School of Anthropology, University of Arizona
Saturday All day, Plaza Level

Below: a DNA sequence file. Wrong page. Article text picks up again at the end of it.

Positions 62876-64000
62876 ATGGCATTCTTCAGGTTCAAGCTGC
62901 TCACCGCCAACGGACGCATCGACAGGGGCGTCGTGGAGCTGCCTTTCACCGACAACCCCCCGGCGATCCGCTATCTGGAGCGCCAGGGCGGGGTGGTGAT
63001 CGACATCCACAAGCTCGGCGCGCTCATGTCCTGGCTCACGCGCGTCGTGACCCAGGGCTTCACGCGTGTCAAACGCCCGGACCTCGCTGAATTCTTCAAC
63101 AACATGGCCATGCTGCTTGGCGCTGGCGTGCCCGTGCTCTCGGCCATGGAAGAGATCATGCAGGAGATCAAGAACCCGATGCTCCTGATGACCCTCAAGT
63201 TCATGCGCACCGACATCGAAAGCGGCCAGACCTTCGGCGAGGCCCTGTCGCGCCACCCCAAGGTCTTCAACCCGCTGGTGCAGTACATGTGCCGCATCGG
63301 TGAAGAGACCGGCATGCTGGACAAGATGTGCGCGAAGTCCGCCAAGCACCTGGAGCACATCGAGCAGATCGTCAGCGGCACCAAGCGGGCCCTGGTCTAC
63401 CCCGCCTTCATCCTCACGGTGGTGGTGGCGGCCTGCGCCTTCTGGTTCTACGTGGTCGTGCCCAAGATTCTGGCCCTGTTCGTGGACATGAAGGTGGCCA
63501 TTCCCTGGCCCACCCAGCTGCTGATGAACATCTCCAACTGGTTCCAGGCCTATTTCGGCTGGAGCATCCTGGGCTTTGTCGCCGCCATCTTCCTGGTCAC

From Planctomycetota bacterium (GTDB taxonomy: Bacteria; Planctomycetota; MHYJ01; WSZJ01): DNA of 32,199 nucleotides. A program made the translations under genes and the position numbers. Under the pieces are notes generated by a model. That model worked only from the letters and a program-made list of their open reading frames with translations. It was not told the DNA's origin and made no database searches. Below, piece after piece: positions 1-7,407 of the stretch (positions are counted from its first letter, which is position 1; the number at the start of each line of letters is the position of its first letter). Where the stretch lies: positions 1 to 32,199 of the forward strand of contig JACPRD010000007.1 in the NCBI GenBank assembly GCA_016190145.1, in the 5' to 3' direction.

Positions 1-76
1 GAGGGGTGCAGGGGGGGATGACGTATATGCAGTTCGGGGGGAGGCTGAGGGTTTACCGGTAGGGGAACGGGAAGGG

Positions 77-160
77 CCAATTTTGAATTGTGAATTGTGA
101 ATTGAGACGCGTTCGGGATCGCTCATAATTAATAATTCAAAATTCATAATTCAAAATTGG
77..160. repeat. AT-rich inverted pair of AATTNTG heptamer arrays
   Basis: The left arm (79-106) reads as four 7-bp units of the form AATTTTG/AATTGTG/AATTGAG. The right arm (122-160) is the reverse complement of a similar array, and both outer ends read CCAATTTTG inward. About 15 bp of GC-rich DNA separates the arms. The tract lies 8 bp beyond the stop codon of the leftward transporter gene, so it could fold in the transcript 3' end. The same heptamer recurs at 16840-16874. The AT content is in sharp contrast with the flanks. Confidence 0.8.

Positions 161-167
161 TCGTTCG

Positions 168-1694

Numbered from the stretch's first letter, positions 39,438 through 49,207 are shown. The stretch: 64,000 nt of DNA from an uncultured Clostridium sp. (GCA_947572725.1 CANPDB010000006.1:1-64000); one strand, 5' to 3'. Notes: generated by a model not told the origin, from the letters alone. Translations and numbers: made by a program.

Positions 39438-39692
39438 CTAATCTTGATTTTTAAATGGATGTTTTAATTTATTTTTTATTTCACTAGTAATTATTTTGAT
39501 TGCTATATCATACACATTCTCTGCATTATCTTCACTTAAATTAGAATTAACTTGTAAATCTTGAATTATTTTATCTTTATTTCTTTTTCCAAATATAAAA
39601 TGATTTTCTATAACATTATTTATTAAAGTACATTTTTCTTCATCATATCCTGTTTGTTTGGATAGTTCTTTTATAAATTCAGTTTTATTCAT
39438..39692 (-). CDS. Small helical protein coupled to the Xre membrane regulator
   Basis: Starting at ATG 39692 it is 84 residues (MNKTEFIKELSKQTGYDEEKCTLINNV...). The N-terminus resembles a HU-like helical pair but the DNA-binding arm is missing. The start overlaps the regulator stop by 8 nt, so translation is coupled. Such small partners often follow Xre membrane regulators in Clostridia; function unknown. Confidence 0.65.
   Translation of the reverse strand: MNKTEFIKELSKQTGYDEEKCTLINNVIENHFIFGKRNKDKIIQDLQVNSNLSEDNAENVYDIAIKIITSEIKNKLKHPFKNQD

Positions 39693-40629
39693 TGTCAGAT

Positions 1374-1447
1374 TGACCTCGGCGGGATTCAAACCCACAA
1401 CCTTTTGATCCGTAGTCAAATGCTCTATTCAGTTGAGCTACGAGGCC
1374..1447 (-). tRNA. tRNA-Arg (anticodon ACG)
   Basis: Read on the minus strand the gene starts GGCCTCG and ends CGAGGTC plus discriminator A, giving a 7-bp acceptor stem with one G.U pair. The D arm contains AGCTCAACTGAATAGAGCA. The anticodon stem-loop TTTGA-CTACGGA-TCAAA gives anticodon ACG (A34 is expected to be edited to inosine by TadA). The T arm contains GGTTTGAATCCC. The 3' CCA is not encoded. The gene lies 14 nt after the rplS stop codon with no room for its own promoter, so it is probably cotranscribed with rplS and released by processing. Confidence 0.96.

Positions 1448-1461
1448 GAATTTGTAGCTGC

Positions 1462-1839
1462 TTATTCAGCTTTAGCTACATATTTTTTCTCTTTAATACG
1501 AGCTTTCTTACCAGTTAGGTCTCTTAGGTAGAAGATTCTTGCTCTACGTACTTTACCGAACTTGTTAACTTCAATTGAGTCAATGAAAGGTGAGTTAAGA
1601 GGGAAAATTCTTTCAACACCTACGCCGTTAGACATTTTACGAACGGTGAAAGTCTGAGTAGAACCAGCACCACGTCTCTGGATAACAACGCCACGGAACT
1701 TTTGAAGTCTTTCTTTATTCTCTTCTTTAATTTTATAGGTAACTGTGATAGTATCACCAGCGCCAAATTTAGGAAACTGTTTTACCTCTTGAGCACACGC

The evolution of bipedalism involved significant anatomical changes to accommodate a shift to supporting body weight only on the hindlimbs. Competing models for how bipedalism evolved suggest differing selection pressures for generating adaptive morphology. One way to assess these models is to clarify the relationship between form and function using an epigenetic model which relies on the inherent plasticity of musculoskeletal tissues during development in response to altered loading environments. In this pilot study, a novel method was used to experimentally induce a locomotor shift during ontogeny in an animal model for the quadrupedal-to-bipedal transition. Rats (n=4) were placed in a custom harness system mounted over a treadmill which allowed for comfortable bipedal locomotion at a Froude number of 0.25 over 60 minute periods. The harness imparts an adjustable upward force so that the load experienced by the hindlimbs can be altered. A quadrupedal control group (n=4) was exercised for the same period. Micro-CT scans were taken at bi-weekly intervals for all rats to obtain pelvic and lower limb dimensions and articular surface areas. Significant differences (p< 0.05) were found in femur length, the superior-inferior dimension of the femoral head, and the mediolateral dimension of the femoral condyles. Kinematic analysis comparing both groups walking bipedally demonstrates a significant increase in contact time for bipedal rats which is associated with reduced energy costs. This study demonstrates the possible role of developmental plasticity in the evolution of bipedal morphology. Implications of this study for the evolution of bipedalism will be discussed.